Rob: Sorry I wasn’t clear. I was trying to distinguish between actual entry and the threat of entry as disciplines on industry pricing. Actual entry becomes rivalry, which is already one of the five forces and so is redundant–an expansion of capacity by new firms or by existing rivals is unlikely to be very different competitively if we already have two or more incumbents. The threat of entry, on the other hand, could restrain prices even without actual entry, but that requires incumbents to act in a collaborative fashion to hold their prices low enough to keep prospective entrant NPV negative. It also requires credible commitment to those prices post-entry even if higher prices would be the equilbirum of the post-entry game. All of that can be made to happen theoretically, but how relevant is it empirically?

    An additional point is that “barriers to entry” is not a useful technical term. It plays an instituitional role (like that, Peter?) because it shows up in the Justice Department’s merger guidelines and comes up in antitrust litigation, but modern industrial organization can dispense with it completely, and so should strategy.

    If you have a model with clear assumptions about sunk costs, information, and stage-game behavior then you can make a atatement about whether entry is likely to be profitable and hence whether it is likely to occur. Harvard school and Chicago school people will generally agree about these outcomes but disagree about what in the model ought to correspond to “barriers to entry.” Even without a formal model, the same logic applies. Thus, the term “entry barrier” adds litle or nothing to overall understanding of the desciptive or normative aspects of competition.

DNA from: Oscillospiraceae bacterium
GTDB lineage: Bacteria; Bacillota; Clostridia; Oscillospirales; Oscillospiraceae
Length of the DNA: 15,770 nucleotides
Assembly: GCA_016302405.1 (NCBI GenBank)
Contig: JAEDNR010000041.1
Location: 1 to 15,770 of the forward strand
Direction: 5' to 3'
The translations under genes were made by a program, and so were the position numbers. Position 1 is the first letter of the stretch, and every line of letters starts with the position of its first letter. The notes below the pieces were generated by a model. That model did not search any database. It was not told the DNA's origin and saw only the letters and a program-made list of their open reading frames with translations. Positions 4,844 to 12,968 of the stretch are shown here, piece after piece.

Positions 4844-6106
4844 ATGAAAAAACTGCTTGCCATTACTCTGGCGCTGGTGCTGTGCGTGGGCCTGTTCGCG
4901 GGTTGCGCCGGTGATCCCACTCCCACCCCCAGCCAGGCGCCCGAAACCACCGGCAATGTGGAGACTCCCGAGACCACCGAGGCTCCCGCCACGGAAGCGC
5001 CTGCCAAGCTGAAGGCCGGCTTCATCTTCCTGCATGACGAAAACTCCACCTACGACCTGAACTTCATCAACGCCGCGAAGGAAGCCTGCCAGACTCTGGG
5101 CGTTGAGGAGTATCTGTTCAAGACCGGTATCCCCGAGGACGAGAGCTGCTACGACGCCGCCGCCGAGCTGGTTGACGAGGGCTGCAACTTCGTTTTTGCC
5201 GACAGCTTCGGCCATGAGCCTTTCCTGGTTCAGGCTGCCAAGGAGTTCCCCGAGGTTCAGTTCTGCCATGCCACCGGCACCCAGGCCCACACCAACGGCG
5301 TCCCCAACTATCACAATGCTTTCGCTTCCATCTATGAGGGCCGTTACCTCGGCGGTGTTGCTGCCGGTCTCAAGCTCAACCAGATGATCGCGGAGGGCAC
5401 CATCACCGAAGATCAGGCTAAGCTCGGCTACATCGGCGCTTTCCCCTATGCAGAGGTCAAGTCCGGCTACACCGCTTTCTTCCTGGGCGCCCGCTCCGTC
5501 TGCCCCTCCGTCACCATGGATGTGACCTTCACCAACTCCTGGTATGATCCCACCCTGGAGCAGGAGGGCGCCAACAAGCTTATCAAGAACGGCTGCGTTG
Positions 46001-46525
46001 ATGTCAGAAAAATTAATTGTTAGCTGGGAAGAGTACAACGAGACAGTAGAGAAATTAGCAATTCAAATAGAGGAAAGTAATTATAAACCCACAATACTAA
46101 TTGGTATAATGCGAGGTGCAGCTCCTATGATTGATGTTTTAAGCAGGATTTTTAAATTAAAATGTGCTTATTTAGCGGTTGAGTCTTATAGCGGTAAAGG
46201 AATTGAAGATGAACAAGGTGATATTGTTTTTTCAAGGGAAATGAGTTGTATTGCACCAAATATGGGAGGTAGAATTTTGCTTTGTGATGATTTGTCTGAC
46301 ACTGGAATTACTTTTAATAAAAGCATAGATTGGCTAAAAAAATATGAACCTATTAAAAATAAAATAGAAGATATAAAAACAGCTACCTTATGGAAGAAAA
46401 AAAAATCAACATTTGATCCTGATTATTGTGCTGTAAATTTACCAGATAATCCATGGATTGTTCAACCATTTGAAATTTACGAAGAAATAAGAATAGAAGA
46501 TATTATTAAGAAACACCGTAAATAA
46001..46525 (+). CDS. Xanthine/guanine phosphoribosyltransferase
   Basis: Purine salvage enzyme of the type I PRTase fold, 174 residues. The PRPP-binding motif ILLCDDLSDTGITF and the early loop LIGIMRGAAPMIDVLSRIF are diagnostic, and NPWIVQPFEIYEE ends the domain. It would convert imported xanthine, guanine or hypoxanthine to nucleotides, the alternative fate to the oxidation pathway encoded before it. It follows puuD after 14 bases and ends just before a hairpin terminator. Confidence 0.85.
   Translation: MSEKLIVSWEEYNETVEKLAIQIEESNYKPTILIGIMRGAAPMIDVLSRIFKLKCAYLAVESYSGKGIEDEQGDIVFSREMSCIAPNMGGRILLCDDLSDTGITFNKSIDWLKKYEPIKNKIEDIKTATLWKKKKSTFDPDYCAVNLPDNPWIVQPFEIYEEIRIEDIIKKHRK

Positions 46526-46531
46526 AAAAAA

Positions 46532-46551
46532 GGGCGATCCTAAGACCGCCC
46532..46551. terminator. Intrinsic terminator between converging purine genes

Also, to your point about a scace asset needed for entry: If an asset needed for market entry has appreciated in value, neither school of thought would necessarily call that an entry barrier because the opportunity cost to the incumbent of employing the asset may be equal to that for the entrant. If you moved to LA in 1990, you paid less for land than a 2006 entrant, but the cost of getting a site is not an entry barrier because incumbents face a decision about selling their land each period they operate.